it says: 'Next Saturday at 5.45 (or whenever it was) on BBC One the return of an old favorite... complete with a new face, Jon Pertwee stars as 'Doctor Who' - IN COLOUR !!

boy was that a long week's wait...!

User avatar
Shaqui
625 lines
Posts: 115
Joined: Sat Dec 08, 2012 8:12 pm

Re: Star Trek: Where No Man Has Gone Before

Post by Shaqui »

billo wrote:Great finding a close Jeffrey Hunter 'lookalike' the younger Sean Kenny (who plays navigator 'DaSalle' in another series episode and can be seen to closely resemble Hunter) to portray the badly injured Fleet Capt. Pike - he really did look very much like Jeff Hunter's original Capt Pike character
I recall one sci-fi magazine quite famously printing a picture of Sean Kenney at the controls of the Enterprise with Kirk and some of the other main cast around him with the caption along the lines of 'Kirk meets Captain Pike'! :-o And I don't think it was meant in jest or irony...

Daspouter
405 lines
Posts: 22
Joined: Tue Dec 18, 2012 12:34 pm

Re: Star Trek: Where No Man Has Gone Before

Post by Daspouter »

billo wrote:I understand they revamped the episode order in the USA in 1966 putting 'The Man Trap' first and shoved the second pilot WNMHGB up to third in the order....

That second pilot guest starring Gary Lockwood (star of Gene Roddenberry's earlier 'The Lieutenant' show which also featured Robert Vaughn just pre-'The Man From UNCLE' and included many later Star Trek cast members as guests plus of course Lockwood was later in '2001: A Space Odyssey') - it was also notable as no Deforrest Kelly as 'Bones' (Paul Fix played 'Dr. Mark Piper') and Sulu is a astrophysicist, Scotty isn't engineer either & the women all wear trousers (as later in ST:TNG) so in some ways it resembles ST;TNG rather than Kirk's era....while Enterprise bridge is mid way between Pike's as featured in 'The Cage' & the better known TV series version...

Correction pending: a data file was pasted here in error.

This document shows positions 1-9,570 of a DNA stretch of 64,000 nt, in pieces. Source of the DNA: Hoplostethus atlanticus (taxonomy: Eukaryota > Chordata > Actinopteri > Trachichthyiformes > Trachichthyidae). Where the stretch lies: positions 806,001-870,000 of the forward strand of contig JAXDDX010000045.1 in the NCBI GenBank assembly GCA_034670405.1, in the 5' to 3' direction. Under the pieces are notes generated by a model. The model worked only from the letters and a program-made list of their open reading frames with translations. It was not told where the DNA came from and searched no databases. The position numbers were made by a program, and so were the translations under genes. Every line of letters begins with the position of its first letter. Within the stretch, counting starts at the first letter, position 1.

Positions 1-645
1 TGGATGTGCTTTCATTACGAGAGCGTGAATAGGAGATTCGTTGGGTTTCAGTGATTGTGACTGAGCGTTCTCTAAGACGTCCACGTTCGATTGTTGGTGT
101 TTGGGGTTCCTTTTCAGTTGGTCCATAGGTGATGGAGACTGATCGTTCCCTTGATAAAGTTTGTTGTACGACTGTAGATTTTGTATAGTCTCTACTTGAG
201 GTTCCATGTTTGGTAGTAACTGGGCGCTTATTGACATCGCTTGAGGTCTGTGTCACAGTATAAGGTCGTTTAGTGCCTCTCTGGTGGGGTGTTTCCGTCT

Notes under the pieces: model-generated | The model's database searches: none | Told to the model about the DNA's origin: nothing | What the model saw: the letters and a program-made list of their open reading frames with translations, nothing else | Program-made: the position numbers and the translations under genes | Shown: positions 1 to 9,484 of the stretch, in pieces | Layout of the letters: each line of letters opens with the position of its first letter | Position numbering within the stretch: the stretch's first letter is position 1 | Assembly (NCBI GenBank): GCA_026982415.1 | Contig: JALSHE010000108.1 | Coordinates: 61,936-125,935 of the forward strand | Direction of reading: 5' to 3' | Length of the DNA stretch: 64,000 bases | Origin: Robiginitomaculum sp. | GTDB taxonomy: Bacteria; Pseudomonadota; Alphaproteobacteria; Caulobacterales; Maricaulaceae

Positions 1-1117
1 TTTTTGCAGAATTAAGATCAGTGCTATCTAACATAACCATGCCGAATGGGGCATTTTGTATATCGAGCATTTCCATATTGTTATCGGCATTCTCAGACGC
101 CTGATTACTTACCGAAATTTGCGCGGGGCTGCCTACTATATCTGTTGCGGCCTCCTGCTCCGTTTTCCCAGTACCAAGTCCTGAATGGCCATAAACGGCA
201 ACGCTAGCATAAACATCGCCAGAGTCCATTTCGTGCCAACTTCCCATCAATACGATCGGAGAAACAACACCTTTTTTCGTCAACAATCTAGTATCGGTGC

'The Cage' originally was 're-assembled' using b/w footage from the cutting room floor put with the colour footage used in 'The Menagerie' - then a silent all colour version was found & the soundtrack sequenced in for VHS release & later TV version

Note the sound 'goes crackly' in places while at certain points the voice of The Talosian 'Keeper' changes from the later 'redubbed' version (hence The Keeper's 'thoughts' are heard at the end addressing 'Captain KIRK'...) to the original voice which was dubbed by actor Malachi Throne (who later plays Commadore Mendez in 'The Menagerie')

some of 'The Cage' Footage is cleverly 're-sequence' to show Pike & Vina both fit & able bodied 'walking away' hand in hand at the end as Kirk watches them onscreen...then The Keeper apparently 'speaks' to Kirk...which was merely dubbed over earlier footage of 'The Keeper' in 'The Cage' but looked perfect as the Talosians 'talk' without lips moving earlier on...

certain bits that didn't fit or look good by 1966 (Spock abandoning Pike & mentioning Enterprise had back up 'Rocket' engines etc) were dropped as Roddenberry wrote an elaboarte 50 minute 'framing' story re Spock mutinying & kidnapping the invalid Fleet Captain Pike and risking the death penalty of 'General order seven' by taking Enterprise back to the one forbidden planet Talos IV some 13 years after the events of 'The Cage' (hence only Spock with his longer alien lifespan was an Enterprise crew member between the events of 'Cage' and 'Menagerie')

- you can pull certain aspects apart if you choose but overall Roddenberry's revamp 'framing' story of Spock put on trial set around the rejected but expensive original pilot worked really well...giving Star Trek some authentic looking 'past history' to the original TV series days...deservedly earning Roddenberry a Hugo award

note Leonard Nimoy's hair & teeth alter between the two sets of footage (!)....as Spock alters over time to go all 'logical' later !